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Katha Seidman’s constructions begin with space: landscape space; architectural space; spaces to walk into or pass through. In her constructed paintings she uses plaster to articulate the substructure of painted seascapes, draped curtains or city walls. Then, she might cut holes or use zippers to expose regions beyond the surface. Or she might encase the whole image in a wire grid, a cage that tries to trap the fleeting moment. Each layer reveals another space to explore.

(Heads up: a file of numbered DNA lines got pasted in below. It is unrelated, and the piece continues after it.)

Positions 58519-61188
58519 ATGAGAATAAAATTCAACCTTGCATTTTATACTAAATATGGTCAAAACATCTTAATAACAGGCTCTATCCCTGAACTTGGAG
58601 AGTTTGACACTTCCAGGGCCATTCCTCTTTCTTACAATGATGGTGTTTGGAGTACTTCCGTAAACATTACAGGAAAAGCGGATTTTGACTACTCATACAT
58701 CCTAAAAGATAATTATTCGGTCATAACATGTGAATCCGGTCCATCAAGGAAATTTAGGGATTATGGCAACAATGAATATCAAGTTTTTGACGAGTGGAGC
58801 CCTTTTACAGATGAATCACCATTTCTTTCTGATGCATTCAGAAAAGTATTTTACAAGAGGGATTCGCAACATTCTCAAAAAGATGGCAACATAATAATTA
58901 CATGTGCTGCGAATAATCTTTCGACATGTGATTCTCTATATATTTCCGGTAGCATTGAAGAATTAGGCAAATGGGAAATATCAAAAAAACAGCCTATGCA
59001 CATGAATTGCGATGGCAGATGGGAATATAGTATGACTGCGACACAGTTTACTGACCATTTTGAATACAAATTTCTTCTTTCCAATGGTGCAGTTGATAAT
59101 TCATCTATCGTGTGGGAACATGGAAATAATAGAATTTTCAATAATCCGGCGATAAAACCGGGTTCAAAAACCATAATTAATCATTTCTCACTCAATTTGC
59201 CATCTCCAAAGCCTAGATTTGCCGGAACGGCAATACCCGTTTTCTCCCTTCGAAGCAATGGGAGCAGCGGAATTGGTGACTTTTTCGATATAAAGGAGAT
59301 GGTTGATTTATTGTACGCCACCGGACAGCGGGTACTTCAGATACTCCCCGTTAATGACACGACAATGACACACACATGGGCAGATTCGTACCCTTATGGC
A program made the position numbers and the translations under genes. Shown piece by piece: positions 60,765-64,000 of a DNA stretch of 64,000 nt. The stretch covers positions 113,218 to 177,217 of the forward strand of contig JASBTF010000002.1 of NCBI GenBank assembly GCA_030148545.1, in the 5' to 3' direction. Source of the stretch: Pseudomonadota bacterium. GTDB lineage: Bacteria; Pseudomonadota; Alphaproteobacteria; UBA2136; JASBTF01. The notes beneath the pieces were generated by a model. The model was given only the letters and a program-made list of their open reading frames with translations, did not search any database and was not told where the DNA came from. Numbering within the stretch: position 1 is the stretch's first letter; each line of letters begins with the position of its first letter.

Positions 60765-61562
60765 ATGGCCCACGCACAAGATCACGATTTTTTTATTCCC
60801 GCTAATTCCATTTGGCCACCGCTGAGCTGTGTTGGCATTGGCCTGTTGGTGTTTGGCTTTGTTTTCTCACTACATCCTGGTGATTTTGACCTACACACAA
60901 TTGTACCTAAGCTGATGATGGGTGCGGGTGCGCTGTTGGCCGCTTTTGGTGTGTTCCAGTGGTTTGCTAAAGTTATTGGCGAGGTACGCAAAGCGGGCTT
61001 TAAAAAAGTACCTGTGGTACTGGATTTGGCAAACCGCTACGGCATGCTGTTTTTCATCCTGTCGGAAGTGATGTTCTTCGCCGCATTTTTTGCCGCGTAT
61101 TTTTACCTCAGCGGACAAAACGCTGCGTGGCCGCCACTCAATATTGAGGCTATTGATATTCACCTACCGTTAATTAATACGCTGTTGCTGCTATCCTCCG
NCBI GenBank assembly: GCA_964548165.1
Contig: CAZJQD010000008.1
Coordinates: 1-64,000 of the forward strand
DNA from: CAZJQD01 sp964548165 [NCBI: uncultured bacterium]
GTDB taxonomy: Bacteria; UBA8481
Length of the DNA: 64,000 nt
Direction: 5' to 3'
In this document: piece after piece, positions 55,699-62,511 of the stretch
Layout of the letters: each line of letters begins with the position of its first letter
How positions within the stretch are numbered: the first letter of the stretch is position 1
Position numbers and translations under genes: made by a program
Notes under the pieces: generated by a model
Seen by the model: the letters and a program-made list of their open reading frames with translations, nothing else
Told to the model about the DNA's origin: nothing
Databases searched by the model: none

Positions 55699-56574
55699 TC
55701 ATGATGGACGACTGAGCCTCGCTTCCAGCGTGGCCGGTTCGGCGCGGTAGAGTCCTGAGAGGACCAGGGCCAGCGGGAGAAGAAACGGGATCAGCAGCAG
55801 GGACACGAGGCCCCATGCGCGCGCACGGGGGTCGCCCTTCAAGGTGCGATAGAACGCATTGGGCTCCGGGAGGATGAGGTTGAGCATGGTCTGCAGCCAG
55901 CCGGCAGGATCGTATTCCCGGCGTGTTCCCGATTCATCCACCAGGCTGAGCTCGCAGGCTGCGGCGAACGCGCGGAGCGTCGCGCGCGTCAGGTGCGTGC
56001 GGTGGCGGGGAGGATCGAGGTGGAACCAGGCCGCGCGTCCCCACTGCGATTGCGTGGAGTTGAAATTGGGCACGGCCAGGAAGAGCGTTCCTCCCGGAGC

Seidman often places found objects in front of the painted surface, juxtaposing the real with the imaginary. She chooses objects because they evoke memories. A stone pockmarked with ridges echoes waves sweeping the sand at low tide. Watch gears evoke stars glittering the night sky. A smooth glass globe caresses the palms of her hands, and she remembers cool, rounded beach stones under her feet. As a component of Seidman’s unfolding space, each object combines with an opening to deepen the narrative contained within the piece.